8 % of patients treated as outpatients and 20 % of hospitalised patients show adverse drug reactions. In 80 % of cases these are not allergies but rather adverse ‘side effects’ of the active substance. Nevertheless, the fraction of true medication allergies is still considerable at 20 %. Unlike other side effects, an allergy involves inflammatory reactions that are induced by interactions between medication components or metabolites and allergen-specific antibodies or immune cells. In principle, every preparation (even those that do not require a prescription!) can cause an allergy.
An allergic reaction to medications cannot be predicted. Patients with known atopic disposition do not suffer more often from medication allergies. On the other hand, medication allergies can occur in patients with a completely normal allergy history. It is only known that patients with systemic viral infections react more frequently to antibiotics (e.g., ampicillin with mononucleosis).
The symptoms of a medication allergy are determined by the particular pathomechanisms which are divided into 4 types according to Coombs and Gell. Allergy types I and IV dominate (see table). A special form is the pseudoallergy which has symptoms that resemble those of type I allergies but which is not triggered by IgE antibodies and is therefore not detected by IgE or epicutaneous testing.
There are allergies of type I to type IV.
Type I (IgE mediated): Urticaria, rash, weals, erythroderma, rhinitis, asthma and anaphylaxis
Type II (IgG/complement mediated): Granulocyto-paenia, erythrocytopaenia, lymphocytopaenia
Type III (IgM/complement mediated): Vasculitis, arthritis, glomerulonephritis
Type IV (T lymphocyte mediated): Skin eczema, hepatitis (liver values ↑), nephritis, flu-like symptoms
The diagnostics include a medical history, clinical results, skin tests and the laboratory diagnostics. Provocation tests are, with the exception of ASA intolerance, are usually omitted with medication allergies.
Depending on the symptoms (see above) and primarily on their development over time (< 24 hours usually type I; > 24 hours more likely to be type IV), the basophil degranulation test (BDT) and/or the lymphocyte transformation test (LTT) will be done in the laboratory.
These test procedures are in vitro provocation tests, that is, the blood cells of the patient (lymphocytes for the LTT or basophils for the BDT) are ‘provoked’ with the suspected allergen in the laboratory. The BDT (synonyms: CAST test, basophil activation test) measures the release of leukotrienes and the LTT measures lymphocyte activation as ‘evidence’ that there is an individual sensitisation.
In both laboratory tests there is the option of testing active substances that are available in the laboratory but native substances (e.g., tablets, capsules, injection solutions) can also be sent with the blood sample to the laboratory.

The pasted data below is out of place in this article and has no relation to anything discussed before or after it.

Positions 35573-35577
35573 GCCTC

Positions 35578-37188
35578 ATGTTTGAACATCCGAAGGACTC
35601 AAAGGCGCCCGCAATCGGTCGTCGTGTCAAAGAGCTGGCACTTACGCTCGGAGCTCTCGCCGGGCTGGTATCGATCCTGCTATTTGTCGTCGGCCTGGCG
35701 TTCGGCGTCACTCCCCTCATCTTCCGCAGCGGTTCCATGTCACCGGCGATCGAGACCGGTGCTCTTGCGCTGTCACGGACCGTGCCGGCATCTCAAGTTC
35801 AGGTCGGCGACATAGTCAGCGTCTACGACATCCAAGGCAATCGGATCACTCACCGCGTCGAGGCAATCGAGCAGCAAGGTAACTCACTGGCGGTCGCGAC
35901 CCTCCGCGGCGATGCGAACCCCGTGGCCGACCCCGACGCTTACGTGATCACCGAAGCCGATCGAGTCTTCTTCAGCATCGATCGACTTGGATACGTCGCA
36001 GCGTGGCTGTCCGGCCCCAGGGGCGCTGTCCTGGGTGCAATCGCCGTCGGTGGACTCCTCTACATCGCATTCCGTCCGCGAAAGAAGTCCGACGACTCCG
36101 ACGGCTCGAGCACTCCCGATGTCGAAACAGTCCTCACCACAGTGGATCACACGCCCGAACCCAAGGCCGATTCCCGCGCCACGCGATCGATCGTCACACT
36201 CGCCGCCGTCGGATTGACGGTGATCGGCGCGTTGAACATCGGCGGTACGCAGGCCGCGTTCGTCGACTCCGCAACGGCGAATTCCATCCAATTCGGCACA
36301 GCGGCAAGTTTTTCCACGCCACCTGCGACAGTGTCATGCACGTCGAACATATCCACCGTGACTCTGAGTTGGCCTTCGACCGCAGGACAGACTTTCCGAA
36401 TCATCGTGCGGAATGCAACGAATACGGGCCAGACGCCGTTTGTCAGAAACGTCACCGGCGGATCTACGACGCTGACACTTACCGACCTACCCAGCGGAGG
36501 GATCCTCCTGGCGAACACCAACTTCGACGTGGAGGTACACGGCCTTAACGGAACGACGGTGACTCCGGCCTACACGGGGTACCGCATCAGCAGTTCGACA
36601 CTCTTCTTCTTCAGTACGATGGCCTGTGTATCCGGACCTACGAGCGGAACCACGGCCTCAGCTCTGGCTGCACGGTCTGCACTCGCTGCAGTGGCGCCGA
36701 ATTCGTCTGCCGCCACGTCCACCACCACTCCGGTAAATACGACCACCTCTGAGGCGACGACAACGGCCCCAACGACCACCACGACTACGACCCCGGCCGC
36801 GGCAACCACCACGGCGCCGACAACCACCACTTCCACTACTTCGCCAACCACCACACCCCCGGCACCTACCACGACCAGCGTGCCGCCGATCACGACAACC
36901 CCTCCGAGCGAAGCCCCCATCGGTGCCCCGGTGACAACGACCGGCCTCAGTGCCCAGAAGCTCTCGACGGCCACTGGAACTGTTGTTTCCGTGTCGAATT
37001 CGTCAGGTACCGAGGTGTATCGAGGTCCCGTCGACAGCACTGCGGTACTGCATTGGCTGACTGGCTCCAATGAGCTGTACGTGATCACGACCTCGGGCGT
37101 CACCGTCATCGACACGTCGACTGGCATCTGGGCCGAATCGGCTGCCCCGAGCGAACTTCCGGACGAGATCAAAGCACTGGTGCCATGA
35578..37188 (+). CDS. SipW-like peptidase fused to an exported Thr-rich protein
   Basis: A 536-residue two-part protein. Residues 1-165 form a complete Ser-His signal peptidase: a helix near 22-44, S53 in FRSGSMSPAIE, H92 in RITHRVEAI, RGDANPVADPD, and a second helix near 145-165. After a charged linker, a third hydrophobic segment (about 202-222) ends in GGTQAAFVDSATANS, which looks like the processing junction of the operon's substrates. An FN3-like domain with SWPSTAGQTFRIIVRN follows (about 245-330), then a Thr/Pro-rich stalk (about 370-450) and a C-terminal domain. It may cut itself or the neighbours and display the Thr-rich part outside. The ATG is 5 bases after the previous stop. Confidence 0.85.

Determining the specific IgE in the serum is common for inhalation allergies, but is not really helpful with suspected medication allergies, because it can only be used with a few active substances (testing of native preparations is not possible) and type IV allergies are not detected. The exceptions are, if required, IgE antibodies to penicillin and penicillin derivatives (rarely false positive) which are only moderately sensitive, however (often false negative). The following applies therefore: a positive IgE test is an indication of sensitisation but a negative test does not rule one out.
IgG- and/or IgM-mediated type II and type III allergies cannot be proven using laboratory diagnostics. Allergen-specific IgG and IgM antibodies cannot be detected, because they are not formed against the medication itself but rather against cellular structures modified by the medication. These are not accessible to allergy testing. With sudden cytopaenia in the blood count, a type II allergy should be considered and with vasculitis, sudden onset arthritis or glomerulonephritis a possible type III allergy should be considered.
Pseudoallergies (idiosyncratic reactions), which are clinically very similar to type I allergies, are also possible. In the majority of cases these are caused by the active substance or an additive or preservative ‘switching on’ the activation cascade of mast cells without a prior IgE-receptor-mediated activation (therefore ‘pseudo…’). Pseudoallergies can be verified with laboratory diagnostics using the basophil degranulation test (BDT).
BDT (per medication): 2 ml heparin blood or EDTA
LTT (per medication): 5 ml heparin blood plus (one-off)
5 ml whole blood (serum)
Sample receipt within 24 hrs has to be ensured. The sample should be stored and transported at room temperature. Within the Berlin city area, we offer a courier service (+49 (0)30 7701- 250). For collections beyond Berlin, please contact our complimentary courier service (+49 (0)30 77001-450)
Amoxicillin, ampicillin, cefazolin, ceftriaxon, cefuroxime, cephalosporin, ciprofloxacin, clarithromycin, clavulanic acid, clindamycin, doxycycline, erythromycin, levofloxacin, moxifloxacin, penicillin g, penicillin v, rifampicin, sulfamethoxazole, trimethoprim, tetracycline
Aspirin/acetylsalicylic acid, diclofenac, ibuprofen, indometacin, mefenamic acid, metamizole, paracetamol, phenylbutazone, propyphenazone, tramadol
Lidocaine, mepivacaine, articaine, prilocaine, ubistesin
However in the case of local anaesthetics we recommend examining the native preparation rather than the active substance due to possible additives. An ampoule together with the blood would have to be sent in.
Atracurium, mivacurium, pancuronium, propofol, rocuronium, suxamethonium, vecuronium,
Bisoprolol, Ramipril, Chlorhexidine
Preparations not listed here should be sent with the blood samples (a blistered tablet or capsule, an ampoule; please do not send filled containers due to the risk of contamination).
Pleas obtain the costs for the BDT and LTT test from the pdf document.